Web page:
- Efficacy Results
Secondary endpoints in the study were exploratory, but centered on validated clinical measures for Parkinson’s disease assessment, including the modified Abnormal Involuntary Movement Scale (modified AIMS), patient and clinician global impression of change (PGIC & CGIC), Unified Parkinson’s Disease Rating Scale (UPDRS), and the Hospital Anxiety & Depression Scale (HADS).
Results on the modified AIMS scale showed statistically significant improvement on days 1 and 14, with impressive and clinically relevant reductions in the dipraglurant group on all three periods tested (days 1, 14, and 28). Management will have to control the escalating placebo response in the next clinical study, as the Day 28 data just missed statistical significance.
Interestingly, management did not notice a difference in the AIMS reduction trends for patient with an implanted electronic DBS (deep brain stimulation) device. DBS is a sort of pacemaker for the brain for patients with severe PD. This is encouraging and opens the door for potential dipraglurant use in this population.
Targeted reduction in Levodopa-induced dyskinesia severity over the entire 3 hour post Levodopa dose period (area under the curve) demonstrated solid results for dipraglurant at Day 14 (32.7%) and Day 28 (27.5%). The Day 14 AIMS AUC0-3 data was statistically significant (p=0.042) at Day 14, but missed at Day 28 due to lack of statistical powering and a meaningful reduction in the Day 28 AIMS AUC0-3 data for the placebo. This is something management will have to address in the next clinical trial, and remains our single biggest concern going forward.
We note for the above data, patients received 50 mg TID dipraglurant on Day 1, 100 mg TID on Day 14, and 100 mg TID on Day 28. We expect that for the phase 2b program, patients will be on 100 mg TID for a much longer period of time. Phase 1 data suggests up to 500 mg per day was well-tolerated.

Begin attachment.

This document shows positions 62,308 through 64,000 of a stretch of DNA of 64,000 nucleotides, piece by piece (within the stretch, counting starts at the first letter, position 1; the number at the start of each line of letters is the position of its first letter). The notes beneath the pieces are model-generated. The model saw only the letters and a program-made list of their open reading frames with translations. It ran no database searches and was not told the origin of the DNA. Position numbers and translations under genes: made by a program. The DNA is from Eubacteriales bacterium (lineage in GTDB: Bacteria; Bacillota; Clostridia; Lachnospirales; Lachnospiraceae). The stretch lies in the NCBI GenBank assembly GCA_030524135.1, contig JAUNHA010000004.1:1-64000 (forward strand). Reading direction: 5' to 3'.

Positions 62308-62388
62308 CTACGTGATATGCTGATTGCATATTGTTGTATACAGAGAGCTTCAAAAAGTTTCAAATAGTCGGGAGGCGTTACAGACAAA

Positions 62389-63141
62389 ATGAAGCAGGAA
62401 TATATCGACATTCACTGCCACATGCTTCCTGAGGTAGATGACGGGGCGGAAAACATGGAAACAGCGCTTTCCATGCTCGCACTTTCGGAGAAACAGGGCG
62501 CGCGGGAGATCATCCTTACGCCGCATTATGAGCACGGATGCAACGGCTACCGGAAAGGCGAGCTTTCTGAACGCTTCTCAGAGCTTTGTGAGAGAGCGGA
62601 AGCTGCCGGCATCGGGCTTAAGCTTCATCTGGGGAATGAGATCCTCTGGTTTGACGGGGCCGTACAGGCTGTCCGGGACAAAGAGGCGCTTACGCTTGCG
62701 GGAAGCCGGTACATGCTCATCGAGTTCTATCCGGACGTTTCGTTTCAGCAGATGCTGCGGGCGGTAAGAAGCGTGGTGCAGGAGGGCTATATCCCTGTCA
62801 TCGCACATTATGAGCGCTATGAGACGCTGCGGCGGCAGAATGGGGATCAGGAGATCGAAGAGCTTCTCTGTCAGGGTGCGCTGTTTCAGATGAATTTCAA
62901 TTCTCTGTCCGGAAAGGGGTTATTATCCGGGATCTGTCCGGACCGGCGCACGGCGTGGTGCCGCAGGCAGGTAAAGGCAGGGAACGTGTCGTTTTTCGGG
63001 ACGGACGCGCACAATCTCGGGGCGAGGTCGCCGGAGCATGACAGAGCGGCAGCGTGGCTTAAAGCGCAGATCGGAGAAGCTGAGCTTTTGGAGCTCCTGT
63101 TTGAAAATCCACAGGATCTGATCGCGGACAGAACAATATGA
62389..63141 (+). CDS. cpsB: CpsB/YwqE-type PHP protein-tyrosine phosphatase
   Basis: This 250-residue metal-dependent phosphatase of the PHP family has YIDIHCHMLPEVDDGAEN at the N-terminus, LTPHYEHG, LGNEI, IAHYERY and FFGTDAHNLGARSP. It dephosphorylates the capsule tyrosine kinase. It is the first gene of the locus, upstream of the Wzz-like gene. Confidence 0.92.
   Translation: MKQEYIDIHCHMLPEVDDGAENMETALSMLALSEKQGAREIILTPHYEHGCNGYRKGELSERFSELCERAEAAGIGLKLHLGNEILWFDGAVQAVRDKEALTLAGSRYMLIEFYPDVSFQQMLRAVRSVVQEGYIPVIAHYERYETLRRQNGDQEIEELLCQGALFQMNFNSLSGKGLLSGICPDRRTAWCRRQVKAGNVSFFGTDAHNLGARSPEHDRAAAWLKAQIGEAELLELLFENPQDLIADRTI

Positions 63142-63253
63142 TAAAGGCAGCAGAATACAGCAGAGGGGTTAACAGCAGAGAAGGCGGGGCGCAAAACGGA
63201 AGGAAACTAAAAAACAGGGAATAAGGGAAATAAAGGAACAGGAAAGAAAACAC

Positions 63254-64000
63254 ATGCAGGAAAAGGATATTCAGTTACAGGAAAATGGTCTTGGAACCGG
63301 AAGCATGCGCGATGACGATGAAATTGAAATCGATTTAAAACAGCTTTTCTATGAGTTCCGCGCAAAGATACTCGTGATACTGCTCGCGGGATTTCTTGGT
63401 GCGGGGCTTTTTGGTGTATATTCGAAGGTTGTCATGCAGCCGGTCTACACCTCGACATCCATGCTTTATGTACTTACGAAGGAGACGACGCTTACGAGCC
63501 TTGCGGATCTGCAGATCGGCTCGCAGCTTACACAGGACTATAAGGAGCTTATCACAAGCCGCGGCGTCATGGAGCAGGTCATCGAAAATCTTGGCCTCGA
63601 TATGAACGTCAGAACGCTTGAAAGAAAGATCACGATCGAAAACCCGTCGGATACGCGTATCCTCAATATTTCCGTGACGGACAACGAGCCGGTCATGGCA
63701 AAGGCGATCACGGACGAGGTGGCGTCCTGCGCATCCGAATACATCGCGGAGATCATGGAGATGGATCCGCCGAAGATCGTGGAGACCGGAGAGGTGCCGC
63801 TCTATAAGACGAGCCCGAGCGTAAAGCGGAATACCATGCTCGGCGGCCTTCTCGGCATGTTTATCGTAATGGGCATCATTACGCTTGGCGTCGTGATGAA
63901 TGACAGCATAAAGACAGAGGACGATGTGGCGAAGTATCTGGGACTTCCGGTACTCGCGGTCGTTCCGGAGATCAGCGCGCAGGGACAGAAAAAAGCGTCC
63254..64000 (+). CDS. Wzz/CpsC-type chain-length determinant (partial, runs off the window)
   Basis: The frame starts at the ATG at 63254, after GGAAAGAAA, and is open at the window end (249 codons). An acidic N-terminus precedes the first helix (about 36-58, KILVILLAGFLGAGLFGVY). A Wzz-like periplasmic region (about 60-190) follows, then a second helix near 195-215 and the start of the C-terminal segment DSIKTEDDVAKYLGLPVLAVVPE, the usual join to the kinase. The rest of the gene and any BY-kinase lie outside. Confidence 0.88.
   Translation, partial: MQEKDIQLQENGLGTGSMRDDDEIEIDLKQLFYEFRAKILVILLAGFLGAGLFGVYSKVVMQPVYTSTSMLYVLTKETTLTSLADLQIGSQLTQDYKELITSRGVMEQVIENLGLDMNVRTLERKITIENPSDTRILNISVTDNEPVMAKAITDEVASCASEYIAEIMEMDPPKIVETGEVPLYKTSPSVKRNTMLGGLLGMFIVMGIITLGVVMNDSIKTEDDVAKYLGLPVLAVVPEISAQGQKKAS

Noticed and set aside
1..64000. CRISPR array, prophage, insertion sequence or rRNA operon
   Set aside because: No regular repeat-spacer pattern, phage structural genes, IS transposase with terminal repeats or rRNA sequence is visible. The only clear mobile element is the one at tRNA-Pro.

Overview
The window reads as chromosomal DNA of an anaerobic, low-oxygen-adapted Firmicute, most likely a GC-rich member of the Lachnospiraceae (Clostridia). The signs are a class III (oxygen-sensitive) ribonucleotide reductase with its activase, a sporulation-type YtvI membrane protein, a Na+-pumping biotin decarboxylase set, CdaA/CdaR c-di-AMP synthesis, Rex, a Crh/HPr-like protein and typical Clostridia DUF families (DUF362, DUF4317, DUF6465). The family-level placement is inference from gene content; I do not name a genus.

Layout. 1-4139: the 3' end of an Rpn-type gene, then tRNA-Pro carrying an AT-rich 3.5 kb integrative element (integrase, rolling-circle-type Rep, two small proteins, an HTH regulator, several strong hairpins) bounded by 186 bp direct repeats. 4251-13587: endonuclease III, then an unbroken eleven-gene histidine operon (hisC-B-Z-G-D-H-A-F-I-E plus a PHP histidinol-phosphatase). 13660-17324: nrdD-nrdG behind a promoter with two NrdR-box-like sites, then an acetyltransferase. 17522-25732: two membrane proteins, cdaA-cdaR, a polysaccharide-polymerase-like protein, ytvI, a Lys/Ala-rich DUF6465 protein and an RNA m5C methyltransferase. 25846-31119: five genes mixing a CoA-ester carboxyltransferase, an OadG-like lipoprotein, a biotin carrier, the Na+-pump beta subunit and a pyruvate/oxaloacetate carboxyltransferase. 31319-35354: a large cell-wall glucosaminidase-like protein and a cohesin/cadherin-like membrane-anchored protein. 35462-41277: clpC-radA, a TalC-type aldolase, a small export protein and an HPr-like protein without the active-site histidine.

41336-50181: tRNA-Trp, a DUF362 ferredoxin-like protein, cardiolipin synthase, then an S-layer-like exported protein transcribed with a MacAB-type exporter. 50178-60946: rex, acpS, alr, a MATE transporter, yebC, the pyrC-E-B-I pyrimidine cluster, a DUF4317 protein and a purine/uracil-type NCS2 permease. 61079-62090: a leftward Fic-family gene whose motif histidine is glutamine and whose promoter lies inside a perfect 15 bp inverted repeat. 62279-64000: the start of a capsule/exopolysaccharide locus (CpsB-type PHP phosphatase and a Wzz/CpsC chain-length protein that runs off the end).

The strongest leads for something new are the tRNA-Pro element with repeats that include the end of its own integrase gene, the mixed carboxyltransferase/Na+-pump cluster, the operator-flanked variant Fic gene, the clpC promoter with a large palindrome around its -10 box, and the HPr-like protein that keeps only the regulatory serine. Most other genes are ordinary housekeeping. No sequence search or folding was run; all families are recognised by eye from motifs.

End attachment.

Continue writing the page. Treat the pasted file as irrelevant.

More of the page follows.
The phase 2a trial also included 7 patients with dystonia. The data were limited, so no statistical analyses was performed, but management noted a similar response with respect to the magnitude of improvement for the 4 patients receiving dipraglurant to the response in chorea. This opens the doors to potential further studies in patients with peak dose dystonia in the future.
Patient and Clinician Global Impression of Change (PGIC & CGIC) and patient diary data also yielded encouraging results. The data showed no increase in “off” time seen with dipraglurant use – meaning that dipraglurant had no detrimental effect on the underlying Levodopa efficacy. In fact, by week 4 of the study, the mean “off” time for the dipraglurant group actually decreased by 50 minutes compared to no change for the placebo. This is suggestive of a beneficial (symbiotic) effect of dipraglurant on parkinsonian symptoms. UPDRS (motor function scoring) remained unchanged at all treatment visits during the 4 week program, again suggestive of no detrimental effect to the drug.
Similarly, an increase in “on” time effect without dyskinesia was observed for the dipraglurant group compared to the placebo in all 4 weeks of treatment. By week 4 of the study, patients in the dipraglurant group had an extra 2.3 hours per day of “on” time without dyskinesia. We find this to be highly clinically relevant, and suggestive for a potential blockbuster opportunity.
The next steps for management with dipraglurant-IR for PD-LID is to partner for the registration program. Addex Therapeutics is currently seeking a partner with the expertise and capability to fully exploit dipraglurant's attractive commercial potential. This will most likely include follow-on, extended release formulations of dipraglurant for non-Parkinson’s dystonia. The above phase 2a data not only clearly demonstrates proof-of-concept for dipraglurant in PD-LID, but also validates the company’s research on the mGluR5 target. Management’s goal is to secure a partnership before the end of the year.